newparentsdTop 10 money tips for new parents


1. Embrace the hand-me-down
Yes, you want to bring your baby home in something sparkling new. After that, though, think secondhand. Anything – clothing, furniture, bikes – you are handed down is money you won’t have to spend. Plus, keep in mind that even if you give your child something brand-new, he’ll have it broken in within a couple of days.

2. Saving doesn’t have to be a chore
When I was a child, my mother cut corners in lots of ways: Picnics out of the back of the car instead of a trip to McDonalds. Mac and cheese (the good kind with the cheese from the can) every Wednesday night. And I didn’t think they were skimping – I thought they were fun. My sister-in-law has sold her 6-year-old twins on yard sales; the girls think they’re better than Disneyland.

3. Teach your kids the 10 percent rule
Your kids can start learning about money as early as 2 or 3. That’s when you want to start the grocery-cart dialogue about why we’re buying this raisin bran instead of that raisin bran.
But the number-one rule to hammer home from the day your child can talk is the 10 percent rule. If your kids save 10 percent of every dollar they get, from the time they’re babies until the time they stop working, they’ll have plenty to retire on.

4. Show your kids that needs and wants are two different things
Living by this rule when your kids are younger will help you to get through the first few years of parenting without making the common error of spending money you really don’t have on things you could truly live without. (You’ll figure out, for instance, that your kids can jump right from the crib to the big boy bed – they don’t need the toddler size. Even swing sets, if they exist in a nearby park, aren’t a backyard must.) Even better, if you model this rule for your kids, they’ll grow up knowing the difference themselves.
And when their chorus of “I want” gets out of hand, start an allowance and tell them to buy what they want with their own money. They’ll quickly realize money is a limited resource and they, too, will learn to prioritize.

5. Save in the fat times to help in the lean
There are the years you get a bonus, nothing in the house breaks, and your car is still running fine. And then there are the other years. It’s key to take advantage of the flush years to save more money, rather than spending every dollar you make. You’ll be glad you did when the financial tide turns against you.

6. Ditch debt for love
Here’s what the research shows: Recently married couples who accumulate debt (not mortgage debt, necessarily, but credit card debt) fight more often about money. The more often you fight about money, the more likely you are to divorce.
On the flip side, recently married couples who accumulate assets have stronger, more stable unions. Having a baby is stressful enough. You don’t need finances to stress you out further. The family that saves together, stays together.

7. Take a fresh look at your benefits
If you’re married and both you and your spouse have health insurance, take the time to look over the policies to see which provides the best coverage and value for your child. When you look at the details, you may find it makes sense to cover the entire family under one parent’s plan and ditch the other. Or for your spouse to stay on his plan while you and the kids are on yours.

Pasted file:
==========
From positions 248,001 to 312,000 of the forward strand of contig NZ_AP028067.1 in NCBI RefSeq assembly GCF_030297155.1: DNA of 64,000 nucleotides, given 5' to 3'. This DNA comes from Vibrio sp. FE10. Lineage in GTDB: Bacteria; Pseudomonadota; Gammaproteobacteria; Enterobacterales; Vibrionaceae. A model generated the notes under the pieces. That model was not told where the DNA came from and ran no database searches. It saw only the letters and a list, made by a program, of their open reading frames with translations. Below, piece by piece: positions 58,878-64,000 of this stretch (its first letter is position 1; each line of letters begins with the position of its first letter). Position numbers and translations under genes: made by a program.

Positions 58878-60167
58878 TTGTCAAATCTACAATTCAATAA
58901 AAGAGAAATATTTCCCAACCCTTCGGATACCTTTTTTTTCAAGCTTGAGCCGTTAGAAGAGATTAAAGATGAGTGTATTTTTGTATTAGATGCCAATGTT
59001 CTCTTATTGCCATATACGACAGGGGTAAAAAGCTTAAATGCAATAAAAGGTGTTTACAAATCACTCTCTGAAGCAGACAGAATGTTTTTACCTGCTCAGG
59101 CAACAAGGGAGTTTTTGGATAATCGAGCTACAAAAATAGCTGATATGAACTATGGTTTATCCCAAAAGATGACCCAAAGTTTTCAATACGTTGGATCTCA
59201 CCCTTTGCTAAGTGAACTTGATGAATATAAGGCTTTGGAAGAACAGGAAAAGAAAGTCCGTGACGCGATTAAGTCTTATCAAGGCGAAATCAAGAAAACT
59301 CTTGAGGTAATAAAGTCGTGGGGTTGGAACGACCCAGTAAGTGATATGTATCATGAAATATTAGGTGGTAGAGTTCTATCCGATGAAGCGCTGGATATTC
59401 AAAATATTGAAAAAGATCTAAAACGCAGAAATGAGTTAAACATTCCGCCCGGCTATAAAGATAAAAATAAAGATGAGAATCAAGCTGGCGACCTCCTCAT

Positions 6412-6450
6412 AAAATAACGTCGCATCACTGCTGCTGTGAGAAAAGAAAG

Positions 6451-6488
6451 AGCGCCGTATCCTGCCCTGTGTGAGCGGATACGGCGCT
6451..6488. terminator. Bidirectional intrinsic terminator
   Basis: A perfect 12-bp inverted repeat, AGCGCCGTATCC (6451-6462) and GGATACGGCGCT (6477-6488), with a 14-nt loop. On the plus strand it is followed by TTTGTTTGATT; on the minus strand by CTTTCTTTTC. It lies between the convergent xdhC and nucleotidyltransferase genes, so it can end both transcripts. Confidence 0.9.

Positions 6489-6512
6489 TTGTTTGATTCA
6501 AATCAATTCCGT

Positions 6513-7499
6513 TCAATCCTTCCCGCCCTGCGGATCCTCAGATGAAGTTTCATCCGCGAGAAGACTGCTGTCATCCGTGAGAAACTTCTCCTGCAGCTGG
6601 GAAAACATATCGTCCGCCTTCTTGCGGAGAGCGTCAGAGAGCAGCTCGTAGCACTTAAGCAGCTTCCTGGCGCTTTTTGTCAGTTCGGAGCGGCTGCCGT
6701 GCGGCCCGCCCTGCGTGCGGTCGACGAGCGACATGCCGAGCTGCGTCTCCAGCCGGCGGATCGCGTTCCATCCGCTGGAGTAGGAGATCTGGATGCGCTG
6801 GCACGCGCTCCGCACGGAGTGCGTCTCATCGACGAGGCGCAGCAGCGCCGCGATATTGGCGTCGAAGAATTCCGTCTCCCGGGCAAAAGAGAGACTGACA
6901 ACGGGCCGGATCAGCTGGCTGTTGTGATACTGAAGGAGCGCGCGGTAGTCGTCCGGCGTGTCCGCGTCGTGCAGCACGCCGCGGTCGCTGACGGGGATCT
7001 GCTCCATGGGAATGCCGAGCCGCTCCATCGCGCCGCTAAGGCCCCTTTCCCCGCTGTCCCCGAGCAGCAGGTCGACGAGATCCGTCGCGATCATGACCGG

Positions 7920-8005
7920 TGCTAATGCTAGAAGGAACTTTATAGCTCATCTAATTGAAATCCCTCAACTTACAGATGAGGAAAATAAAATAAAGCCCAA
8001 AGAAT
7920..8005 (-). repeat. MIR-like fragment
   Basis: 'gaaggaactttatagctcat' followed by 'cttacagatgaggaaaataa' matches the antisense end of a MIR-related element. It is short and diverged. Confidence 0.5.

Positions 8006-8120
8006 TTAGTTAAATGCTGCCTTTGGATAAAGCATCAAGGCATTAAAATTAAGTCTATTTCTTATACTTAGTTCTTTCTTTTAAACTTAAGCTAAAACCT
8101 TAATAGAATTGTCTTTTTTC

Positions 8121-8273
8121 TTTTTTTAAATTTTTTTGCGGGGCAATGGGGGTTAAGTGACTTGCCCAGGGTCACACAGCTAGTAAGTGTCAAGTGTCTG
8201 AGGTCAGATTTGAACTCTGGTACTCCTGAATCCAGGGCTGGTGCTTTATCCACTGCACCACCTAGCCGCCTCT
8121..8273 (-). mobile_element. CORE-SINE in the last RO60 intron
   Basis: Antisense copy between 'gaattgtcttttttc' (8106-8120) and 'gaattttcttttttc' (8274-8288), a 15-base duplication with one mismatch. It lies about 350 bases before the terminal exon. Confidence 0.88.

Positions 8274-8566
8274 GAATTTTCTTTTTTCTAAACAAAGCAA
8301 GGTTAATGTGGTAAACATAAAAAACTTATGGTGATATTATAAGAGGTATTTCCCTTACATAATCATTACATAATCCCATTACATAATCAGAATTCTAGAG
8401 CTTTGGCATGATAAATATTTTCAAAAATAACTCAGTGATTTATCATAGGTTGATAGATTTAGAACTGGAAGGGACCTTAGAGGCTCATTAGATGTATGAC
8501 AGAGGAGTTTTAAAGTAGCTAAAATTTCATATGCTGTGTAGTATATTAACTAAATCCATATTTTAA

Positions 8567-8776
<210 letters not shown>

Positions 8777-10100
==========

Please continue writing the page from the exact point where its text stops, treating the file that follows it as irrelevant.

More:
If you don’t have health insurance, each state has a program that provides free or low-cost health insurance for children. The rules vary by state, but you can find out more at

8. Make a will. Just do it
Quite frankly, I’m horrified that 60 percent of adult Americans don’t have wills. Those numbers include an awful lot of new parents, who risk subjecting their kids to a nasty guardianship proceeding if something happens to them simultaneously. To me, it’s unconscionable.
I know the reason many people won’t come to the plate. It’s not the fear of facing the possibility of your own death – it’s the fear of getting the cold shoulder because you named your sister the guardian rather than your spouse’s brother.
But you can choose a guardian without starting World War III. Just pick one and ask that person if they’ll do it. There’s no need to discuss the issue with anyone else.

9. Get your other paperwork in order
Once you have a child, you not only need a will and a guardian, you need a living will (which tells a doctor whether or not you’d want life support), a healthcare proxy (which allows someone else – generally a spouse – to make medical decisions for you), and a durable power of attorney for finances (which allows someone else – again, generally a spouse – to make financial ones).
It’s not that having a child changes your need for these documents. You should have had them anyway. It’s that life is now more complicated. Not having them, should you need them, will be an incredible hassle for your spouse. So do the work now and rest easy.

10. Look into life insurance
If it would be difficult for your partner to raise your child without your income, you need insurance on your life. The same is true in reverse: If it would be difficult for you to raise your child without your partner’s income, you need insurance on your spouse’s life.

For most people, I’d suggest a term insurance policy, which is a death benefit without an investment account attached. It’s far cheaper than permanent insurance (which has a cash value). I recommend a 20- or 30-year level-premium term policy that’s convertible to permanent insurance in the future. With one physical, you can lock in your premiums for the next two or three decades.